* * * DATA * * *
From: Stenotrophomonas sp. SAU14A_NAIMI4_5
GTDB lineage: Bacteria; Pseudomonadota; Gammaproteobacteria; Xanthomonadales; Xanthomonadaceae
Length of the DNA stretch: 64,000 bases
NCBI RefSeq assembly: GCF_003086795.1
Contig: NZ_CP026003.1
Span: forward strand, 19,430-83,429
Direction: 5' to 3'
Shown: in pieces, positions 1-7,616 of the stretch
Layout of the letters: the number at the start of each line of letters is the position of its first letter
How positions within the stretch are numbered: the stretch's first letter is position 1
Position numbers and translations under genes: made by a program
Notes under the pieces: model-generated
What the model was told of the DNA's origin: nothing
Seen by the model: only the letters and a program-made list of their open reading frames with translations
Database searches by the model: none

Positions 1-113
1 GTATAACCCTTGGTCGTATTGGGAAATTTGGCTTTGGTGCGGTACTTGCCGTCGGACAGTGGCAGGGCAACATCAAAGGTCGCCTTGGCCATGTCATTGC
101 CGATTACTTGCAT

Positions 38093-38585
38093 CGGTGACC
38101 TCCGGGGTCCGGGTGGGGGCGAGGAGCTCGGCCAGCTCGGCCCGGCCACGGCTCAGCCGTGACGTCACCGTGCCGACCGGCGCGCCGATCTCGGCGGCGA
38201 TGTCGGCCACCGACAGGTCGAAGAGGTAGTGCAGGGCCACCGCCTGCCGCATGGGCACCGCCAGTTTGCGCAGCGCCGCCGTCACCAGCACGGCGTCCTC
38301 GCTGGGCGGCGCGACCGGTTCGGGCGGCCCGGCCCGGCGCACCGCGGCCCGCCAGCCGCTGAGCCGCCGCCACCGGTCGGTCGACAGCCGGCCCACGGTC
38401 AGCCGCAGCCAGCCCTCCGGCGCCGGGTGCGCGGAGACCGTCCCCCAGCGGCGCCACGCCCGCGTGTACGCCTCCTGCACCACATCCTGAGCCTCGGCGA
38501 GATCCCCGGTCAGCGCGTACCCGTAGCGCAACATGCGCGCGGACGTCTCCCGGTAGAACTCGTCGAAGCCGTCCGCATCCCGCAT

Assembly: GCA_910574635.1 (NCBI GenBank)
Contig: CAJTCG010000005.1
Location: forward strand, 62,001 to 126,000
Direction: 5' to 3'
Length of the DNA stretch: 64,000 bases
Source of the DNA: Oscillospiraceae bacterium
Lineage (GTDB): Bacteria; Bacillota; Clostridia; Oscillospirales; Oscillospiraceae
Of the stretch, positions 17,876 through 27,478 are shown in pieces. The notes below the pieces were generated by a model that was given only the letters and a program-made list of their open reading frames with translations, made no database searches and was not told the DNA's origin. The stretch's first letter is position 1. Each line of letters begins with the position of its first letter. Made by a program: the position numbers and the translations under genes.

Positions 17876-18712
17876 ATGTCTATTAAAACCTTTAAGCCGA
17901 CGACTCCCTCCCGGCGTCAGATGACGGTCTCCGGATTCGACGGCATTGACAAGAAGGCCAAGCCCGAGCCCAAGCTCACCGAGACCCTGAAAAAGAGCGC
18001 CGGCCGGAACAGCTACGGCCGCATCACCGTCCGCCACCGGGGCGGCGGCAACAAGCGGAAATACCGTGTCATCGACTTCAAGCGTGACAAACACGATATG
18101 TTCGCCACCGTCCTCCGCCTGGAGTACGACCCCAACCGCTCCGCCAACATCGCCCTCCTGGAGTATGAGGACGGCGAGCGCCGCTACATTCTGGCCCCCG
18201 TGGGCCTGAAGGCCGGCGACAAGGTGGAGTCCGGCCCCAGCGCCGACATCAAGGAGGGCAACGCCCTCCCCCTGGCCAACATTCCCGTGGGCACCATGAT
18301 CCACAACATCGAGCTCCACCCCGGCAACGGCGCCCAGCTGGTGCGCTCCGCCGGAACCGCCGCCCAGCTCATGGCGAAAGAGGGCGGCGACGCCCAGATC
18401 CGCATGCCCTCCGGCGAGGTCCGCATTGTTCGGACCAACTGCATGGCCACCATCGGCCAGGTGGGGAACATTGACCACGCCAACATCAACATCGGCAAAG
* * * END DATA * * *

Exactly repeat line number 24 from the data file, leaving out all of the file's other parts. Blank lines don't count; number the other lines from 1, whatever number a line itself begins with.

38401 AGCCGCAGCCAGCCCTCCGGCGCCGGGTGCGCGGAGACCGTCCCCCAGCGGCGCCACGCCCGCGTGTACGCCTCCTGCACCACATCCTGAGCCTCGGCGA